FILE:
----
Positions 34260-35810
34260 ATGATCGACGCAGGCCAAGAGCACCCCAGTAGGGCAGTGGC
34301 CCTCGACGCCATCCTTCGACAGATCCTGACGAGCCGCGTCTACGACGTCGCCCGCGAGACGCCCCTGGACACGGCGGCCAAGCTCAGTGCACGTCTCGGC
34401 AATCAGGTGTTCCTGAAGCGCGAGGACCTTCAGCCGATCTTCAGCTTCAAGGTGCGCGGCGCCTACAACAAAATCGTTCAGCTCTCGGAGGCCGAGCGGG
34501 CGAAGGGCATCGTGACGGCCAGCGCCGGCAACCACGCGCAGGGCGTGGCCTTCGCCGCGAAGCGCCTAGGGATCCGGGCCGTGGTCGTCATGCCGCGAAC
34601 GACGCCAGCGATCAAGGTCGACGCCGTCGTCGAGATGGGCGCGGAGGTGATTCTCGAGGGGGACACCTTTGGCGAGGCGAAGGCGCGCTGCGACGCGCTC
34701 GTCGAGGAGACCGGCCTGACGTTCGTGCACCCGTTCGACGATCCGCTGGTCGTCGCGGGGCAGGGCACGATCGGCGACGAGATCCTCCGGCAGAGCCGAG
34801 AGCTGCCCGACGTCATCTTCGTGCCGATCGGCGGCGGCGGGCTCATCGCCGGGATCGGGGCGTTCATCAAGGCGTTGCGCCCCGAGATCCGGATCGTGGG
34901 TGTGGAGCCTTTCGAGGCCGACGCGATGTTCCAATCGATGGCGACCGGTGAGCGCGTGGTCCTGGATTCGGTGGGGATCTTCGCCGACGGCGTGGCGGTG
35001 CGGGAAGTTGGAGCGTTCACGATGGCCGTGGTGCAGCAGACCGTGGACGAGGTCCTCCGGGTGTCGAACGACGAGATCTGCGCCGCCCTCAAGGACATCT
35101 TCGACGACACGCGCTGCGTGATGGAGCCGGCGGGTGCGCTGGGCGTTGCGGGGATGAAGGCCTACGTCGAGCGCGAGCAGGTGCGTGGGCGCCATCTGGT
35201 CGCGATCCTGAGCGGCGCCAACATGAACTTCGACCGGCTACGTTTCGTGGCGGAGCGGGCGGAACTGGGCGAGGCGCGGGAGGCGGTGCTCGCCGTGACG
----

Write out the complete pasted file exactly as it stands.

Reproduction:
Positions 34260-35810
34260 ATGATCGACGCAGGCCAAGAGCACCCCAGTAGGGCAGTGGC
34301 CCTCGACGCCATCCTTCGACAGATCCTGACGAGCCGCGTCTACGACGTCGCCCGCGAGACGCCCCTGGACACGGCGGCCAAGCTCAGTGCACGTCTCGGC
34401 AATCAGGTGTTCCTGAAGCGCGAGGACCTTCAGCCGATCTTCAGCTTCAAGGTGCGCGGCGCCTACAACAAAATCGTTCAGCTCTCGGAGGCCGAGCGGG
34501 CGAAGGGCATCGTGACGGCCAGCGCCGGCAACCACGCGCAGGGCGTGGCCTTCGCCGCGAAGCGCCTAGGGATCCGGGCCGTGGTCGTCATGCCGCGAAC
34601 GACGCCAGCGATCAAGGTCGACGCCGTCGTCGAGATGGGCGCGGAGGTGATTCTCGAGGGGGACACCTTTGGCGAGGCGAAGGCGCGCTGCGACGCGCTC
34701 GTCGAGGAGACCGGCCTGACGTTCGTGCACCCGTTCGACGATCCGCTGGTCGTCGCGGGGCAGGGCACGATCGGCGACGAGATCCTCCGGCAGAGCCGAG
34801 AGCTGCCCGACGTCATCTTCGTGCCGATCGGCGGCGGCGGGCTCATCGCCGGGATCGGGGCGTTCATCAAGGCGTTGCGCCCCGAGATCCGGATCGTGGG
34901 TGTGGAGCCTTTCGAGGCCGACGCGATGTTCCAATCGATGGCGACCGGTGAGCGCGTGGTCCTGGATTCGGTGGGGATCTTCGCCGACGGCGTGGCGGTG
35001 CGGGAAGTTGGAGCGTTCACGATGGCCGTGGTGCAGCAGACCGTGGACGAGGTCCTCCGGGTGTCGAACGACGAGATCTGCGCCGCCCTCAAGGACATCT
35101 TCGACGACACGCGCTGCGTGATGGAGCCGGCGGGTGCGCTGGGCGTTGCGGGGATGAAGGCCTACGTCGAGCGCGAGCAGGTGCGTGGGCGCCATCTGGT
35201 CGCGATCCTGAGCGGCGCCAACATGAACTTCGACCGGCTACGTTTCGTGGCGGAGCGGGCGGAACTGGGCGAGGCGCGGGAGGCGGTGCTCGCCGTGACG